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Ambient Air Quality in Dhaka Bangladesh over Two Decades: Impacts of Policy on Air Quality

Category: Aerosol Emission Control Technologies and Policies

Volume: 18 | Issue: 7 | Pages: 1910-1920
DOI: 10.4209/aaqr.2017.11.0465
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Bilkis A. Begum1, Philip K. Hopke 2,3

  • 1 Atomic Energy Centre, Dhaka, Dhaka 1000, Bangladesh
  • 2 Department of Public Health Sciences, University of Rochester School of Medicine and Dentistry, Rochester, NY 14642, USA
  • 3 Center for Air Resources Engineering and Science, Clarkson University, Potsdam, NY 13699, USA

Highlights

Measurements of PM2.5, PM10, BC and PB have been made in Dhaka for 20 years.
Concentrations have responded to governmental action such as banning baby taxis.
Over the past decade, PM and Pb concentrations have remained relatively constant.
Additional action will be required to reduce concentrations to world health standard levels.


Abstract

Samples of the fine and coarse fractions of airborne particulate matter (PM) were collected using a ‘Gent’ stacked filter unit in a semi-residential area of Dhaka, Bangladesh from December 1996 through September 2015. The site is located at the Atomic Energy Centre, Dhaka University Campus that is a relatively low traffic area. Many policies have been implemented during this period to clean the air of Dhaka. Among them, bans on leaded-gasoline and two-stroke engines were implemented, and a policy regarding green technology for brick burning is in progress. To observe the effects of the policy implementations, analyses were performed on this long-term (December 1996 to September 2015) data set of PM10, PM2.5, black carbon (BC), and lead (Pb). Annual average concentrations of PM10, PM2.5, BC, and Pb were computed. These long-term data show that the air quality of Dhaka has been stable over the past decade even though economic activity and the number of sources including passenger cars and brick kilns, are increasing.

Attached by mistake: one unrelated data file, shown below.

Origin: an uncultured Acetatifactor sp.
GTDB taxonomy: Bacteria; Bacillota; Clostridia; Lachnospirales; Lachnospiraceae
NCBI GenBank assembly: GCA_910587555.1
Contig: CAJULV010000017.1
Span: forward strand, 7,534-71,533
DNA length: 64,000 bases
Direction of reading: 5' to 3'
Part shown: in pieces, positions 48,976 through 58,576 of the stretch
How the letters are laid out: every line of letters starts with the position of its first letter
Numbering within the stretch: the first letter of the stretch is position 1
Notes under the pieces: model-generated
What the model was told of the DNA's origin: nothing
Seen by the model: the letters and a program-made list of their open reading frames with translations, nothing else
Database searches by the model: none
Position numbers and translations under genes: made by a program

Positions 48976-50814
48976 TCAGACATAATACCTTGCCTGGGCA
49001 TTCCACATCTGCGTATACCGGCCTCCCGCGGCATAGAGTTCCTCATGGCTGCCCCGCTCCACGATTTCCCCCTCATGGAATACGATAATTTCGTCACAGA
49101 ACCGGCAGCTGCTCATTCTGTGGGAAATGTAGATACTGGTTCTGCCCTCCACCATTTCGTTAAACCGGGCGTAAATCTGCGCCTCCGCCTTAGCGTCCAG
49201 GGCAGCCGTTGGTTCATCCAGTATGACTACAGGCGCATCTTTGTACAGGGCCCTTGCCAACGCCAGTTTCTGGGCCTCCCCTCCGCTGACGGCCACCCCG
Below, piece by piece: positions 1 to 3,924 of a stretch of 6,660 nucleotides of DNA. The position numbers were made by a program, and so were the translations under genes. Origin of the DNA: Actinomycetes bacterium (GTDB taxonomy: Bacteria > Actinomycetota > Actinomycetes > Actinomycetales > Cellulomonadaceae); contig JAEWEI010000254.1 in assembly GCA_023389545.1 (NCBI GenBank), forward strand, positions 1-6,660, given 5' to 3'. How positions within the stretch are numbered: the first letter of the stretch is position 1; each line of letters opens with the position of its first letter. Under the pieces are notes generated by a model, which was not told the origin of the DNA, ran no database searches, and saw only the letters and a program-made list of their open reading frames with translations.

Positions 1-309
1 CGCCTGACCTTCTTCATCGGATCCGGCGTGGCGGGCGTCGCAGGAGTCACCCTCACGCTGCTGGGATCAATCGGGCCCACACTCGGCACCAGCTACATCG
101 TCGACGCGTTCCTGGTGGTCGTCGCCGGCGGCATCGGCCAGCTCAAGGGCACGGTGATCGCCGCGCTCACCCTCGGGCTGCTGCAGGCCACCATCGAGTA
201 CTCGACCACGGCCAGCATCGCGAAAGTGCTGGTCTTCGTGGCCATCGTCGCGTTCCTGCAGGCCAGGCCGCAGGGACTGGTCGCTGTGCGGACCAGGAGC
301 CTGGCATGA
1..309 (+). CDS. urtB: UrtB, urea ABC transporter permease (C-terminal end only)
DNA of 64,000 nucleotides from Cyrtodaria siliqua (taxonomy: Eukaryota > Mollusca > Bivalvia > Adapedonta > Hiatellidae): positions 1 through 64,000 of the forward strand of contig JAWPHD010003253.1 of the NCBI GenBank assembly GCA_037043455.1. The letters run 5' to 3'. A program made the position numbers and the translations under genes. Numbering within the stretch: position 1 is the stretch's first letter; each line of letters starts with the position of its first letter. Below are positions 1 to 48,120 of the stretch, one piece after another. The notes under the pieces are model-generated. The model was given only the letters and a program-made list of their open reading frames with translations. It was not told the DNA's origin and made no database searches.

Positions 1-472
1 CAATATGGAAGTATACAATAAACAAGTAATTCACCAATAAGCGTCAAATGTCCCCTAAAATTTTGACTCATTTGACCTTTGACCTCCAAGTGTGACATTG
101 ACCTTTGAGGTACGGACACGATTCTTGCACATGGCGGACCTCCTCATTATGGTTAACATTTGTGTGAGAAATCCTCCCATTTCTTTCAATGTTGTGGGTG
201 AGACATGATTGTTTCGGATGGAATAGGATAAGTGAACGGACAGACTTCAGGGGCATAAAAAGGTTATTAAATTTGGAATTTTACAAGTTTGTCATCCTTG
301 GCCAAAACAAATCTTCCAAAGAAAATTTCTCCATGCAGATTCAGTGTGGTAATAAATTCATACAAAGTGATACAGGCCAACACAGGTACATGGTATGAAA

Keywords

PM10 PM2.5 Black carbon (BC) Lead (Pb) Long-term monitoring


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